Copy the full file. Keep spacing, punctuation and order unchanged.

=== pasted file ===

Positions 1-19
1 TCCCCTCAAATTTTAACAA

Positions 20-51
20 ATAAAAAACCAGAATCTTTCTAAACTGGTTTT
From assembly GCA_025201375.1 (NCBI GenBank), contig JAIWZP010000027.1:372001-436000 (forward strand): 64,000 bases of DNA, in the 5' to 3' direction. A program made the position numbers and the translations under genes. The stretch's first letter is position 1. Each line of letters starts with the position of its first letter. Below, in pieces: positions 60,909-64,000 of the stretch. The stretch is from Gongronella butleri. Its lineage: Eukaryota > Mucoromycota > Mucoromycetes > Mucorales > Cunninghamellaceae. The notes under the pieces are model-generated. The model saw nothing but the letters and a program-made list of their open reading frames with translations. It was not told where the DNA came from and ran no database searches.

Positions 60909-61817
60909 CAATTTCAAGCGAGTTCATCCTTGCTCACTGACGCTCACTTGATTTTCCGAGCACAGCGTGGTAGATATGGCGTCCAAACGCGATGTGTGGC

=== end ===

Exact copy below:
Positions 1-19
1 TCCCCTCAAATTTTAACAA

Positions 20-51
20 ATAAAAAACCAGAATCTTTCTAAACTGGTTTT
From assembly GCA_025201375.1 (NCBI GenBank), contig JAIWZP010000027.1:372001-436000 (forward strand): 64,000 bases of DNA, in the 5' to 3' direction. A program made the position numbers and the translations under genes. The stretch's first letter is position 1. Each line of letters starts with the position of its first letter. Below, in pieces: positions 60,909-64,000 of the stretch. The stretch is from Gongronella butleri. Its lineage: Eukaryota > Mucoromycota > Mucoromycetes > Mucorales > Cunninghamellaceae. The notes under the pieces are model-generated. The model saw nothing but the letters and a program-made list of their open reading frames with translations. It was not told where the DNA came from and ran no database searches.

Positions 60909-61817
60909 CAATTTCAAGCGAGTTCATCCTTGCTCACTGACGCTCACTTGATTTTCCGAGCACAGCGTGGTAGATATGGCGTCCAAACGCGATGTGTGGC